Looking to Buy a Home? First, Check Off These Milestones
Buying a home for the first time is exciting. So much so, that the anticipation of homeownership often overshadows the preparation, leaving many new buyers vulnerable to the realities of owning a home. If you do not have your ducks in a row before you close on your home, then the dream of homeownership could turn into a financial nightmare.
If you are considering buying a home, first make sure you’ve checked off as many of these financial milestones as possible, so that you can be sure you’re ready for the responsibility of homeownership.
Pay Off Your Consumer Debt
Unless you’re paying cash for your home, you’re about to take on a significant amount of debt. It’s in your best interest to eliminate your current debt load before adding to it.
While you can certainly qualify for a mortgage with consumer debt, buying a home when you’re saddled with other payments will only overwhelm you.
Paying off debt requires patience, diligence, and time, but doing so before you purchase a home will put you in a position to better handle the financial responsibility of homeownership.
Have a Fully-Funded Emergency Fund
Everyone needs an emergency fund—homeowner or not. But as a homeowner, it is even more critical, since you will have a whole new category of potential “oopsies” to cover.
If your pipes freeze over in the winter or you need to take down a tree in your yard, there's no landlord to call. It’s all on you, and if you’re not adequately prepared for emergencies related to your home, this can lead to taking on debt to cover them—or the deterioration of your home, should you delay or ignore necessary repairs.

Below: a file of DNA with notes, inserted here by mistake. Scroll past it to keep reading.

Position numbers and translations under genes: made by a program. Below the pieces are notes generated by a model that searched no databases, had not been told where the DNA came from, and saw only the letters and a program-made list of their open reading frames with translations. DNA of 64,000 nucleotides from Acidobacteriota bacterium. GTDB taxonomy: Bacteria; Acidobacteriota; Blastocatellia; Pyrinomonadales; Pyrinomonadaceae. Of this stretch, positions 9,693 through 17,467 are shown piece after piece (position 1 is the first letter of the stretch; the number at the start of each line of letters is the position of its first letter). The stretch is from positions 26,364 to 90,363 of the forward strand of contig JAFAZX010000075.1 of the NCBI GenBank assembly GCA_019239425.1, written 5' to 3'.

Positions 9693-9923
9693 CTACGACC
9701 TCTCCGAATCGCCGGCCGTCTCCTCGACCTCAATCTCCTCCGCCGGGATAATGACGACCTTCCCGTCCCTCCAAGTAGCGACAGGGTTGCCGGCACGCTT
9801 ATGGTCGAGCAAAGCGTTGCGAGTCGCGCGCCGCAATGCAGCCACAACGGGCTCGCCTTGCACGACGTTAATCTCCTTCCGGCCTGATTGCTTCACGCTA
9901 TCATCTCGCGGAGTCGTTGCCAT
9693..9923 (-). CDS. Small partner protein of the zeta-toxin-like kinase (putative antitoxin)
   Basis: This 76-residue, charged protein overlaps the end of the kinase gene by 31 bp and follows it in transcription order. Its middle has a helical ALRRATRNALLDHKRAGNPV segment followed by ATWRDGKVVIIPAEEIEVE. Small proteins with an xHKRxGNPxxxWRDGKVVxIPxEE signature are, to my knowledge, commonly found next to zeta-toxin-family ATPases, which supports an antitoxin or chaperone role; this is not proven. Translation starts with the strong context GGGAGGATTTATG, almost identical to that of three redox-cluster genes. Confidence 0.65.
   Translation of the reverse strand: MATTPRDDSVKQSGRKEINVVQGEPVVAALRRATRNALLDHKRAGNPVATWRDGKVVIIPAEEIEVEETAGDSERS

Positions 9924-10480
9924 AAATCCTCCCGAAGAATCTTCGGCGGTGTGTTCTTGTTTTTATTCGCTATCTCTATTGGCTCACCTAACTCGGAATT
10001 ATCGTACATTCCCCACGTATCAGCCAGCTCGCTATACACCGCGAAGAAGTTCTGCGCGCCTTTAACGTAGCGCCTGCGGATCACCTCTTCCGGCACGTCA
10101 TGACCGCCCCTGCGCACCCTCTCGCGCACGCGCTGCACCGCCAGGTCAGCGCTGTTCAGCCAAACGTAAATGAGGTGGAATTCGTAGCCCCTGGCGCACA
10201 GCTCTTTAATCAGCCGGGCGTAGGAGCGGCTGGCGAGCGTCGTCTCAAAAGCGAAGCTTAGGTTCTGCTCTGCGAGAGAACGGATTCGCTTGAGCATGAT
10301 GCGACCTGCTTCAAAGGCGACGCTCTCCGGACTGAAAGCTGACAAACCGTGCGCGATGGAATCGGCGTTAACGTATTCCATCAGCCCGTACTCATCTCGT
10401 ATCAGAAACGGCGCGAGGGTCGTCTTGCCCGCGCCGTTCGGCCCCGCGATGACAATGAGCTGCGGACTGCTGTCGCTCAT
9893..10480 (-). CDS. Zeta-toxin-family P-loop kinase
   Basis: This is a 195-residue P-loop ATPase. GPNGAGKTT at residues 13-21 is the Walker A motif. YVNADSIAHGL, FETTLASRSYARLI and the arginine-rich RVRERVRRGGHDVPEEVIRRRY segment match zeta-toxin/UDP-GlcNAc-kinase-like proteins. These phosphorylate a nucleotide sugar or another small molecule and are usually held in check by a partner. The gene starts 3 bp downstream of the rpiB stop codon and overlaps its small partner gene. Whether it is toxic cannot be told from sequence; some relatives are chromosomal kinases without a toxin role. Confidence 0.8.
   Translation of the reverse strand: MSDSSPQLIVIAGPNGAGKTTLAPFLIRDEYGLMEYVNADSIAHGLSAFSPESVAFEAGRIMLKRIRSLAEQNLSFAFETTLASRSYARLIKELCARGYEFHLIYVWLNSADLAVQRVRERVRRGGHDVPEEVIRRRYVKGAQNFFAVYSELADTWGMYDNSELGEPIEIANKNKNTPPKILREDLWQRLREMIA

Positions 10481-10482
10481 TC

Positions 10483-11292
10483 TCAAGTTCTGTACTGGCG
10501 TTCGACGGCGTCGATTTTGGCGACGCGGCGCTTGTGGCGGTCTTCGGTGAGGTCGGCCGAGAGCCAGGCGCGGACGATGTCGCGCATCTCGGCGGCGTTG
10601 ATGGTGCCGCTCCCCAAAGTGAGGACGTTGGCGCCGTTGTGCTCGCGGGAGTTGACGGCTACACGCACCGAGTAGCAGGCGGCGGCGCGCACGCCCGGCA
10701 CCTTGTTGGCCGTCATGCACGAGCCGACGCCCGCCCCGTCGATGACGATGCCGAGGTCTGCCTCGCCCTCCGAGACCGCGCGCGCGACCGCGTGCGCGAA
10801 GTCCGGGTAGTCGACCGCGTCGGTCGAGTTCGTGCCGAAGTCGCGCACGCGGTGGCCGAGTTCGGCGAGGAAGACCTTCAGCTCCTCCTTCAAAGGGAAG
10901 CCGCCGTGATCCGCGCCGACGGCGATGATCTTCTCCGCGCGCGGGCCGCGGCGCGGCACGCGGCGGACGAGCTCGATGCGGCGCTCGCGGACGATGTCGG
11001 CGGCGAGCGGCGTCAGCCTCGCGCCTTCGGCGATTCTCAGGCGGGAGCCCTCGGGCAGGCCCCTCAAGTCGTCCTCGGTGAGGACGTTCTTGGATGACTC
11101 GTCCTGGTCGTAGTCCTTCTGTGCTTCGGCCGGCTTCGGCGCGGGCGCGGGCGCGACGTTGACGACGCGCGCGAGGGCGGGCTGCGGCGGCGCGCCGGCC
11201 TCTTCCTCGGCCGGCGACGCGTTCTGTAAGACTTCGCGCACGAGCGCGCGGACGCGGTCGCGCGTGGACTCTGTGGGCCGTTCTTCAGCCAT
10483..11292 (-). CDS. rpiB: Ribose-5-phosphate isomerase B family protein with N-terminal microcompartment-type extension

If you think a frozen pipe is costly to deal with, just wait and see what happens if that pipe bursts and floods your home.
Having a fully-funded emergency fund of at least three to six months will not only protect you, but it will also give you peace of mind.
Save Up Your Down Payment
Coming up with the down payment on a home can be a significant hurdle to homeownership.
Many new buyers overcome that obstacle by putting little-to-no money down.
It’s tempting to take that path, as it brings homeownership within reach far faster than waiting to have the recommended 20 percent. But doing so puts you at risk.
Entering homeownership with little or no equity could potentially lead to your home being foreclosed on if you get overwhelmed by the high payments. And even if you manage to keep up with the mortgage payments, you will still need to pay Private Mortgage Insurance (PMI), which means money that could be going towards your principal and interest is going towards fees.
Prove your readiness by taking the time to save up for the down payment—if not the full 20 percent of the purchase price, then as much as you can.
Understand the Costs of Homeownership
The costs of owning a home extend far beyond the mortgage payment—which catches many new buyers by surprise.
During the mortgage process, expect to cover the costs of the home appraisal, home inspection, termite inspection, loan origination fees, and of course, closing costs, which can amount to approximately two to four percent of the home price.
Also, be prepared for the expense of moving, furnishing your home, and taking care of any work necessary to move in.
Additionally, your insurance needs may go beyond the required homeowners insurance should you choose to purchase an umbrella or liability policy.
Create Room in Your Budget
It’s common to overestimate your ability to afford a mortgage payment. On paper, it may seem doable, but reality may tell a different story. Figuring out your estimated payment using a mortgage calculator is a great start, but why not go a step further?
Take your expected mortgage payment for a test run by making it a part of your budget now. For several months, act as if you are paying the estimated mortgage along with some of the monthly expenses you will incur. Doing this will let you experience the new payment along with the realities of life that a calculator just cannot simulate.
As an added bonus, the extra money you’re setting aside can go towards padding your emergency fund, establishing a fund for home maintenance, or just saving more toward your down payment.